Springfield Residents Discuss How To Improve Streets

VACA Public Meeting_small

VACA Youth Gathered Around A Neighborhood Map

Last week, MassBike held three public meetings in Springfield to get input on barriers to biking and walking in the city, and thoughts on what our priorities should be to improve the streets. These public meetings were hosted by Live Well Springfield’s community partners, Gardening The Community (GTC), Mason Square Health Task Force (MSHTF), Vietnamese-American Civic Association (VACA), and Caring Health Center. MassBike brought large maps, distributed surveys, and led the discussion to generate ideas for making things better.

There will be one more public meeting held in Metro Center some time in January (the details are still being finalized). If you cannot make the public meetings, then please feel free to give your input here.

The attendees were candid and informative about the barriers they face every day when biking or walking. Attendees from GTC and MSHTF highlighted the need for better bicycle facilities. Gardening The Community is an organization that grows food on an urban farm and then delivers the food via bicycle to customers. Because of this, they are keenly aware of the deficit of bicycle facilities in the city. In particular, they highlighted I-291 as a barrier which cuts Springfield in half (I-291 is an urban highway connector from the Mass Pike to I-91). There was also a more general desire for better separation and protection from motor vehicle traffic.

There were two meetings hosted at VACA in the Forest Park neighborhood, primarily attended by members of the Vietnamese Community. At the first meeting, there were several elderly residents (mostly women) who primarily walk or use transit to travel. The second meeting was attended by young men, anywhere from 12 years old to 24. Despite the age and gender differences, the primary concern for both groups was crime. Of course, that meant the number one thing for them to make the city more comfortable for biking and, more specifically, walking would be to reduce this kind of crime.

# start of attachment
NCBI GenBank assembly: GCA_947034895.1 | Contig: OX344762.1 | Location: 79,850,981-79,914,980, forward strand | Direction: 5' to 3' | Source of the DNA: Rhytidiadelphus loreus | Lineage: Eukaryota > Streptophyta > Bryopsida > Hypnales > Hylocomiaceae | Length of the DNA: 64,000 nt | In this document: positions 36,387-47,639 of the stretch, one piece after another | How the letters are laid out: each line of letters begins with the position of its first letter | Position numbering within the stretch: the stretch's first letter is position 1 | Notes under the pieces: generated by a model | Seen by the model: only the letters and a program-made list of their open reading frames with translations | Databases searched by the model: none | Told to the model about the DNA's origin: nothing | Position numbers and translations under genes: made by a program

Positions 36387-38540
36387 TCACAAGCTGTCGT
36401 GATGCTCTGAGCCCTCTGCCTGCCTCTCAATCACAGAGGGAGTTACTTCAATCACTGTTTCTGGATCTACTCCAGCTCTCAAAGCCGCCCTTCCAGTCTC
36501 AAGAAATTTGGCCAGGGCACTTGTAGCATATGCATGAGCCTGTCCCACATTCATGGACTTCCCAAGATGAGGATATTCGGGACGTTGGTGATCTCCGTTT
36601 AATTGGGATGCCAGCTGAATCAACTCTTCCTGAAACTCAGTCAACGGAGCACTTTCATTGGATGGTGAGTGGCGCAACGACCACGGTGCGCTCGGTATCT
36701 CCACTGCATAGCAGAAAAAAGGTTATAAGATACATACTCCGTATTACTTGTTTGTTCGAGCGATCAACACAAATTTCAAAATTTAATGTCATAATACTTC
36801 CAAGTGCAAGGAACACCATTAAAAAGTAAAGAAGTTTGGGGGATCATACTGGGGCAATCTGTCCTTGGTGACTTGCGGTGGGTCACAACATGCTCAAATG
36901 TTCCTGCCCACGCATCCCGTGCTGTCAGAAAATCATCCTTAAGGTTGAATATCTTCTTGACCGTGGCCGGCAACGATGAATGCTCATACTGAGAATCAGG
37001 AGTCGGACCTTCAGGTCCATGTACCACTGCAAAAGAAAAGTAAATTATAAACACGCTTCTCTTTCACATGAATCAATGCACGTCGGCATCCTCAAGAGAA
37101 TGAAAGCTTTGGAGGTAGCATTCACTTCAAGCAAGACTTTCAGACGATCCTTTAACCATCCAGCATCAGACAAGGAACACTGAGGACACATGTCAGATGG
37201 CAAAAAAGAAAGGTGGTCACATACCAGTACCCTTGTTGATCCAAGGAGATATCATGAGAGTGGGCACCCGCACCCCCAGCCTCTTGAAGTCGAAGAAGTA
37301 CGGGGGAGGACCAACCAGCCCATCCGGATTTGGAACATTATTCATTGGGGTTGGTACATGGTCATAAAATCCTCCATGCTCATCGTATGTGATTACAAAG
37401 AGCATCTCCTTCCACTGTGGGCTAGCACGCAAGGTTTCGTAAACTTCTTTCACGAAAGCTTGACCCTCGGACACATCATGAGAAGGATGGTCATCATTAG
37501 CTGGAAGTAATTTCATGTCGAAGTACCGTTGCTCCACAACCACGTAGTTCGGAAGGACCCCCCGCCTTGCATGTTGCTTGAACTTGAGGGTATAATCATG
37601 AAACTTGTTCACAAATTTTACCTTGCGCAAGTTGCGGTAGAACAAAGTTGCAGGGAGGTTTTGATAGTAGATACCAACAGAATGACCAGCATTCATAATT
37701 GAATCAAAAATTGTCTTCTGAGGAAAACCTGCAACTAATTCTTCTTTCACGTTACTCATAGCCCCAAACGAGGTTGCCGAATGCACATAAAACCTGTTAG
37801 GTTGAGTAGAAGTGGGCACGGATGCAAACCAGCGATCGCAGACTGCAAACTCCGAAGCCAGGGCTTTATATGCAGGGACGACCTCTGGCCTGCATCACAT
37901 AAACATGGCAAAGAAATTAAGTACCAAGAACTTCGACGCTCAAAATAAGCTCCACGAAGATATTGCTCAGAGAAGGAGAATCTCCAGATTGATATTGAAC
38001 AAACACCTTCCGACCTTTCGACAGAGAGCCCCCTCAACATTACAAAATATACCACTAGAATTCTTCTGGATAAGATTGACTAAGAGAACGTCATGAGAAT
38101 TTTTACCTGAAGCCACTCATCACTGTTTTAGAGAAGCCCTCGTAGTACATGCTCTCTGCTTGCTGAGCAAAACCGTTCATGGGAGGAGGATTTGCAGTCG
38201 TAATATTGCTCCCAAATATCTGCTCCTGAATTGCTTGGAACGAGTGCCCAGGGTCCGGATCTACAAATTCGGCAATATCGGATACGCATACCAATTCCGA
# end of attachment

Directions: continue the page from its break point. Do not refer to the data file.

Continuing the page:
The purpose of these meetings is to inform the priorities of the Bicycle and Pedestrian Plan that the City of Springfield, in partnership with the Pioneer Valley Planning Commission and MassBike, is putting together. This is being done under Live Well Springfield, a coalition of community partners working to improve the health and vitality of Springfield’s underserved neighborhoods.


As part of our Bikeable Communities Program, we offer a number of services, such as Bicycle Planning Assistance to facilitate a strategy for implementing bicycle-related projects, Bikeability Assessments to evaluate a community’s current state of bike-friendliness, and Bikeable Communities Trainings to help local advocates engage with key stakeholders and understand how to improve local infrastructure conditions.

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